My second job out of college was with an early EDA software startup, Silvar-Lisco. I was employee #13 and I was a “project manager, marketing and sales.” This meant that I did both pre and post-sales support. Over time I focused more on post sales support but in the beginning there were just two of us handling all of the prospects and customers from a technical support perspective. They hired a third pre-sales support engineer and the three of us worked at common table with one phone. It made for a lot of informal meetings and a lot of time spend more productively out of the office.
In one demo of our flagship product to a major semiconductor vendor there were two of us technical support folks giving the demo, a sales person, and one of the founders–and architect of the product–facing off against four engineering managers who were trying to decide whether to start a formal evaluation. This was their second demo and we were getting into it much more deeply.
I can’t remember what the exact remark was, perhaps something about how a feature had been poorly implemented and should have been done a different way. My temptation was to ask “how would that help you on your designs” but the founder stood up and went into a short but animated speech about all of the really good reasons why the feature had been implemented that way. The demo proceeded somewhat uneventfully from that point with the lead manager from the prospect saying something to the effect of “You have given us a lot to think about, give us a chance to discuss this and get back to you.”
I was not sophisticated enough, or cynical enough, to understand that they would not be calling back. I was talking about it afterward with the other support person and I still remember his critique
“Kim reacted like that guy was calling his baby ugly didn’t he? He shut down their interest in working with us.”
And it’s a phrase I have recycled many times about defensive instead of appreciative reactions to customer suggestions or criticism during a demo or a presentation.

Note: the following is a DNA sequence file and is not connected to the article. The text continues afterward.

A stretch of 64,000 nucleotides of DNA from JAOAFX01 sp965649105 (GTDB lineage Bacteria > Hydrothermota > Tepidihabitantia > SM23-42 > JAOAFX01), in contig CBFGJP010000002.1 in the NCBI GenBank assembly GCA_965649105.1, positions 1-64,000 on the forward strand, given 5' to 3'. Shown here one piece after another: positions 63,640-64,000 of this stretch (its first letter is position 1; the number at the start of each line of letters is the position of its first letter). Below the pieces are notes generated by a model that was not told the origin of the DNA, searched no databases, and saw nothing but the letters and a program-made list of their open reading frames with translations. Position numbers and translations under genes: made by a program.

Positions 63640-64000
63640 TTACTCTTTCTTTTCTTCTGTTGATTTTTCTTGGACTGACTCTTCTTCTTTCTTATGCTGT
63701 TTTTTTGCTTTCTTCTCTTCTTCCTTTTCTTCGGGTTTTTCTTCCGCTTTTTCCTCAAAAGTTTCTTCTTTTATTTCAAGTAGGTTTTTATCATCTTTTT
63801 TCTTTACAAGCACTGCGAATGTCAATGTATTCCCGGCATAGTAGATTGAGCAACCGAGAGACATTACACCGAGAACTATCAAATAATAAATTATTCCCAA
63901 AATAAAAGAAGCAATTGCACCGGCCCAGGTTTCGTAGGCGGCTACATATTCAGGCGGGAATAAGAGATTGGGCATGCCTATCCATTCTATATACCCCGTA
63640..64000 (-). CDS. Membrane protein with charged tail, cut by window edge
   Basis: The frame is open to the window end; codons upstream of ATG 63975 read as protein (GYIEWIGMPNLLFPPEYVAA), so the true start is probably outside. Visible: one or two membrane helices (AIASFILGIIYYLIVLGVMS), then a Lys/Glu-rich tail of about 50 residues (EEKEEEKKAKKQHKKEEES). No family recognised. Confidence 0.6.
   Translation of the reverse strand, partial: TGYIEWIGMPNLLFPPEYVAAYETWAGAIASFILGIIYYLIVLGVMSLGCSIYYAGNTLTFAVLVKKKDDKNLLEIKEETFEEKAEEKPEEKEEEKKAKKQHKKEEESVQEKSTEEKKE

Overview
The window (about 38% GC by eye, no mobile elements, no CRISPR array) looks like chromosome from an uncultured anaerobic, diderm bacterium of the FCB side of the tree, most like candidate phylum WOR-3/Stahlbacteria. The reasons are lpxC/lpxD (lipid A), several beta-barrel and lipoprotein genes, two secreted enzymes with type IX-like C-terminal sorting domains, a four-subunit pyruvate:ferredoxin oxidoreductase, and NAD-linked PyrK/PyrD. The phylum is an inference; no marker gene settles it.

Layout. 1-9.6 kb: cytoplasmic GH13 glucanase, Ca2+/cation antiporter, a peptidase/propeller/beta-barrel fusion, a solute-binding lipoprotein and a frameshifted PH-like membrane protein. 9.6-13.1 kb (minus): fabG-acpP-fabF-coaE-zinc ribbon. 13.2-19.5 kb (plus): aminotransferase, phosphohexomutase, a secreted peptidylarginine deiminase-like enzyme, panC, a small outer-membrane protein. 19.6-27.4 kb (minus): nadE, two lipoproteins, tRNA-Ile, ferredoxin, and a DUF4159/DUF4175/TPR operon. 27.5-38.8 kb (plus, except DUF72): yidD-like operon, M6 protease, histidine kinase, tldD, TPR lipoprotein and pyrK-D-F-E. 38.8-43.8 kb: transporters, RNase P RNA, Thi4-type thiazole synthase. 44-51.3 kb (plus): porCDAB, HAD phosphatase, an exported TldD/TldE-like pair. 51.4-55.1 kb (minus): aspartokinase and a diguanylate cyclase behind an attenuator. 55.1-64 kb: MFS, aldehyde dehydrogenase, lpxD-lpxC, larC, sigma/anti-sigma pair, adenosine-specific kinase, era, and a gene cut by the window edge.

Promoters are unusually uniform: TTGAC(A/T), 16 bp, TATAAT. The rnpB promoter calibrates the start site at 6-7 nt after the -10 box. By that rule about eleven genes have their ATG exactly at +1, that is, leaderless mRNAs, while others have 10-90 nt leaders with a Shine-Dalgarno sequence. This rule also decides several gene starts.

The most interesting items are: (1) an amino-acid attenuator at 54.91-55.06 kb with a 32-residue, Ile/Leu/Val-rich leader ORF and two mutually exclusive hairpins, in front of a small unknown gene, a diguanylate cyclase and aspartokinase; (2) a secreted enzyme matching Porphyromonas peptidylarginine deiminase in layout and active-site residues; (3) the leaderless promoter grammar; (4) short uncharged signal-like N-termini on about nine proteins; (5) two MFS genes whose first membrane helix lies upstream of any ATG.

Here are four other posts that elaborate in different ways on the challenge of listening to prospect’s criticism.
- “Getting Early Feedback“
- “Best Way to Get Feedback from Early Customers is a Conversation“
- “Focus on Your Prospect’s Pain, Not The Brilliance Of Your Product Idea“
- “In the Beginning…The Founders are the Business.“
Dharmesh Shah offers a great perspective in “4 Quick Tips on Raising Startup Funding Without A Plan Or A PowerPoint”
Accept That Your Baby Is Ugly: Just like most parents think they have beautiful babies, most entrepreneurs think they have beautiful startups. In reality, just about all startups are ugly in the early days. Don’t spend time trying to explain to others why your startup baby is beautiful. It’s not. Instead, spend energy explaining why your baby is going to grow up into something that’s beautiful. Describe how you’re going to tackle the problem of building the product, finding customers, dealing with support, etc.
A word from our sponsor: speaking of tips for compelling demos we have seats available in our February 29, 2012 “Great Demo” workshop with Peter Cohan.
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